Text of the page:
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  • The student group hosted its first Tri-Co coding symposium, which included a student-led programming workshop and a talk by Erica Greene ’10 of Jigsaw.

  • Sabrina Emms portrait

    The biology major's work on heart muscle cell proliferation as part of a research team at Thomas Jefferson University was published in the journal Development.

  • This year, for the holiday, the Koshland Integrated Natural Sciences Center was transformed into Hawkins, Indiana; Westeros; and more!

  • This new course offers students the opportunity to gain intensive first-hand experience working with people in a psychological services or social services setting to provide a supervised platform on which to apply what they have learned in their psychology coursework to helping others in a hands-on way.

  • This course surveys electrochemical concepts relevant to real-world technologies—in particular those that advance renewable energy—through a combination of mini-lectures to introduce the topics and student-led discussions on current research in the field.

  • The four Haverford women who took the workshop

    Four Haverford students participated in an immersive four-day software programming workshop at Bryn Mawr College with the help of developers from Google.

  • This course offers a broad introduction to the field of computer security from two concurrent perspectives: attacks on systems and defenses against those attacks.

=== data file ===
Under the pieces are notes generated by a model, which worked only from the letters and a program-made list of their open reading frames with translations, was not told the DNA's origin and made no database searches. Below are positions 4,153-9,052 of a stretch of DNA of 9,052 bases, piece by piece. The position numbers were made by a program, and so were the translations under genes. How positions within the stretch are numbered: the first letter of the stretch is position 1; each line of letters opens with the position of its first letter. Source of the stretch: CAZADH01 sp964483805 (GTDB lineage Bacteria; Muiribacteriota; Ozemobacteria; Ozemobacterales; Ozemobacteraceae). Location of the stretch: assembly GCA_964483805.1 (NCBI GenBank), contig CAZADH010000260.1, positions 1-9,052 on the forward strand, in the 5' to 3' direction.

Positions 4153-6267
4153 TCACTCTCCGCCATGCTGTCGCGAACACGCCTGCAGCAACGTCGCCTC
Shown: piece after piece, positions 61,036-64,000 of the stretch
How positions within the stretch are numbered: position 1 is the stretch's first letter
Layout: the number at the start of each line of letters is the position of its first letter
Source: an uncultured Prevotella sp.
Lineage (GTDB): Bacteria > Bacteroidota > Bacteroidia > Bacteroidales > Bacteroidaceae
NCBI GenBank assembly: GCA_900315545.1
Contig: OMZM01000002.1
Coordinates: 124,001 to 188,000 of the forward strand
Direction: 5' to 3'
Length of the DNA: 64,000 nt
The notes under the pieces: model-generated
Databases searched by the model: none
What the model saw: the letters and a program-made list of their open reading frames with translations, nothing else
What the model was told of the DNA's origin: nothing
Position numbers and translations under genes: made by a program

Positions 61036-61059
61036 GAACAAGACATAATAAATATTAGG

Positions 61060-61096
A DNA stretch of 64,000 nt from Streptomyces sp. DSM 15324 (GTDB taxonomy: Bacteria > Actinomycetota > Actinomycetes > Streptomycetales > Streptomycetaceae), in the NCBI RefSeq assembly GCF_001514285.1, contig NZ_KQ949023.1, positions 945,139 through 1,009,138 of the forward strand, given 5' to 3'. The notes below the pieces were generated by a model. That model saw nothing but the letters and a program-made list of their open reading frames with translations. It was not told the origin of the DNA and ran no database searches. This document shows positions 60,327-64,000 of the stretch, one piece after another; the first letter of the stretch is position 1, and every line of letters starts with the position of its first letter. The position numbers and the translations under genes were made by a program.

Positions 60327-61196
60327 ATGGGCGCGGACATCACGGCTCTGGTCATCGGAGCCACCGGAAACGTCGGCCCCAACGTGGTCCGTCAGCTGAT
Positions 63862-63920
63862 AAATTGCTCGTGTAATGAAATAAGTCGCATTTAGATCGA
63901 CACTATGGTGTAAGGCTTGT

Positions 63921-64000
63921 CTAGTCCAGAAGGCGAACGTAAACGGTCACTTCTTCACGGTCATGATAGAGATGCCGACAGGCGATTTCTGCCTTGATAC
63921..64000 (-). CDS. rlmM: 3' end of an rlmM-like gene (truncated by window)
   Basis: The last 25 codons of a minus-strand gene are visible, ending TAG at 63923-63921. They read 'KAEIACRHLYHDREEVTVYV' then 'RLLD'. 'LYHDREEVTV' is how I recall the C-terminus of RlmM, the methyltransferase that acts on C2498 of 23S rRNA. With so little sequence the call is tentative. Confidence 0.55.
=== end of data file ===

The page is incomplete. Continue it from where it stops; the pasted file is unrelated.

• A large crowd gathered for liquid-nitrogen ice cream, rocket building, and a student talk on dark matter as part of Strawbridge’s Public Observing event.

  • This semester the Biology Department launched its first film series to “spark a conversation about biological themes and how students can get involved in research early during their time at Haverford.”

  • An exhibit in Haverford’s Magill Library, born of a spring 2017 history class, attempts to distinguish fact from fiction in examining William Penn’s Colonial-era treaty with the Lenape Native Americans.

  • Students from “Advanced Topics in Biology of Marine Life” give a series of solution-oriented presentations introducing audience members to a variety of case-study analyses on the artificial impact to the world’s marine ecosystems.

  • This biology course challenges students to confront issues relevant to human impacts on oceans and asks them to engage in a conversation about the best strategies and practices to mitigate these effects based on scientific knowledge.

  • This team-taught, case-studies-based course is the College’s introduction to the Tri-Co Environmental Studies Program.

  • The research that the chemistry major conducted for her thesis contributed to a paper she co-authored with her advisor and other Fords that was recently published in the American Chemical Society journal Biochemistry.

  • Students and faculty from the departments of astronomy, biology, chemistry, computer science, engineering, geology, mathematics, physics, and psychology from the Tri-Co and beyond were invited to present posters and give talks about their summer research work.

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